The Rakaia started life as the Empire Abercorn. Built by Harland and Wolff Limited (Belfast) in 1944/45 for the Ministry of War Transport, the Empire Abercorn was managed by the New Zealand Shipping Company until 1946 when the Company bought her and renamed her Rakaia.


Technical data on Rakaia indicates that she was a refrigerated cargo vessel of 8,213 gross tons with a length overall of 474 feet 2 inches and an insulated cargo capacity of 367,902 cubic feet. Her 8 cylinder, 2 cycle, double-acting diesel engine gave her a service speed of 14.5 knots.


In 1950, Rakaia’s passenger accommodation was altered to allow her to assume the role of a cadet training ship for up to 40 cadets, and she operated in this role until 1968. The cadets lived in more than reasonable comfort. Their cabins, dining saloon and classroom were on the promenade deck, and their ante-room was on the boat deck. There were 3 full-time instructional staff: a schoolmaster, a seamanship instructor and a physical education instructor.


Whilst a cadet’s life on board one of the New Zealand Shipping Company’s cadet ships is well summarised in the Company’s prospectus printed in 1962, photographs and anecdotes are a great way to show that cadets not only worked hard but played hard.


Any material that you would like to display would be most gratefully received.

Technical data on Rakaia taken from a copy of her capacity plan, dated as of May 1950, are available for download as a pdf. This capacity plan was obtained from the National Maritime Museum, and it is far too large to scan for download purposes. If anyone has a copy of Rakaia’s capacity plan in the format used for “The Carriage of Cargo” handbook, it would be most gratefully received. This would be scanned for download purposes, and the original returned to the owner.


Any engine that has been described as “very complicated but a thing of beauty when in motion” must be worthy of study, and Rakaia’s engine certainly falls into this category. It was an 8 cylinder, 2 cycle, double-acting Burmeister and Wain type diesel engine built by Harland and Wolff. More details on engines of this type are available for download as a pdf here.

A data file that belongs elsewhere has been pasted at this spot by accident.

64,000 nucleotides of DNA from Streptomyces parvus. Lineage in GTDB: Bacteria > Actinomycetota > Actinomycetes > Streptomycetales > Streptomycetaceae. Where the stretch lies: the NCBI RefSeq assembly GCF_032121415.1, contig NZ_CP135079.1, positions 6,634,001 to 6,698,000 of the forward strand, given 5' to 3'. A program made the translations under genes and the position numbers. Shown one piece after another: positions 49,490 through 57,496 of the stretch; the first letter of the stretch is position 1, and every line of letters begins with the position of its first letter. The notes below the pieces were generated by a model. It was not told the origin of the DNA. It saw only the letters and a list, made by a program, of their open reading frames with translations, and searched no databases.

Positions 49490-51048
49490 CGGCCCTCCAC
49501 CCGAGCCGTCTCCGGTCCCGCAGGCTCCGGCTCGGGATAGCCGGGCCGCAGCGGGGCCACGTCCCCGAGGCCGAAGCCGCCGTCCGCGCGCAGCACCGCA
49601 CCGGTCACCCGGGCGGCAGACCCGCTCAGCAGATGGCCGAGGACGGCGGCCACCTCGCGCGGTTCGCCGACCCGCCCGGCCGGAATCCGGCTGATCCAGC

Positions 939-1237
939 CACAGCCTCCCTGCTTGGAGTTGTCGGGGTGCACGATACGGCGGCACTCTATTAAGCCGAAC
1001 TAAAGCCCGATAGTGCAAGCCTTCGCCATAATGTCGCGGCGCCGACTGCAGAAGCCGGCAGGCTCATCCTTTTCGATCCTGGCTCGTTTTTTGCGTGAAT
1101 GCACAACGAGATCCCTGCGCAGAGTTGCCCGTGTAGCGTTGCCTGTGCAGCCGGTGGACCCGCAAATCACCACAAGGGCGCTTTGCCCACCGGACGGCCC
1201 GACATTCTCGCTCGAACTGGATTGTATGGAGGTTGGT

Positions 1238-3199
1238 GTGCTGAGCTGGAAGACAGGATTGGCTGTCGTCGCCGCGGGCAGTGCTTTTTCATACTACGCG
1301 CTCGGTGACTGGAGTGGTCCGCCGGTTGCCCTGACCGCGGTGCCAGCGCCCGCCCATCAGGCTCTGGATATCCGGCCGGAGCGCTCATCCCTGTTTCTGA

For those interested in learning more about Harland and Wolff engines, C C Pounder’s book on “Marine Diesel Engines” contains a wealth of information. An extract from that book, focusing on the type of double acting, two-stroke, opposed piston engine that was installed in Rakaia is available for download as a pdf here.


Andrew Jaggers has kindly provided a copy of the Homeward Stowage Plan for Rakaia’s Voyage 43. This most interesting reminder of the complex nature of cargo stowage in the days before containerisation is available for download as a pdf here.

Brian Jones has written his memoirs, and these include a chapter on his time as a deck apprentice on Rakaia in the 1950s. This chapter, which is packed full of interesting and amusing stories, is available for download as a pdf here.


Conrod provides a fascinating insight into his engineering apprenticeship in his article “Turning the Screw”. His account, which includes a voyage on Rakaia between 1958 and 1959, is available for download as a pdf here.


Jim Varney wrote an article for the Maori Club magazine in 1957 about the use of jury sails on Rakaia during a voyage from New York to Liverpool when she suffered a major engine malfunction. The attached article represents a compilation of the original text together with photographs and a water colour painting. This great story is available for download as a pdf here.


Frank Russell was the Bosun on Rakaia for thirty-five consecutive voyages, and those of you who served on her during that time will more than likely have at least one colourful memory of him! Please share those memories with us to add to the tribute to him, which is available for download as a pdf here.


It was customary for a formal Voyage Photo to be taken at the beginning of each of Rakaia’s voyages as a Cadet Training Ship. The intention is to reproduce these photos in an attempt to identify the cadets and to encourage the submission of supporting photos and anecdotal material to show what the cadets got up to whilst at work and at play! A collection of the Voyage Photos and supporting material that have been submitted so far is available for download as a pdf here.


John Crowder had a memorable voyage on Rakaia in 1965, during which he found himself assisting with an appendectomy! His account of this event is available for download as a pdf here.


Keith Everitt has produced a synopsis of Rakaia’s last two voyages as a Cadet Training Ship; it comprises the diary entries that he wrote at the time together with some colour photographs, and it is available for download as a pdf here.


Barrie Hudd was an Engineer Officer on Rakaia between 1968 and 1969, when she no longer operated as a Cadet Training Ship. He has very kindly produced an article featuring some engineering highlights from those voyages, and it is available for download as a pdf here.


Any anecdotes that you may have of Rakaia would be most gratefully received.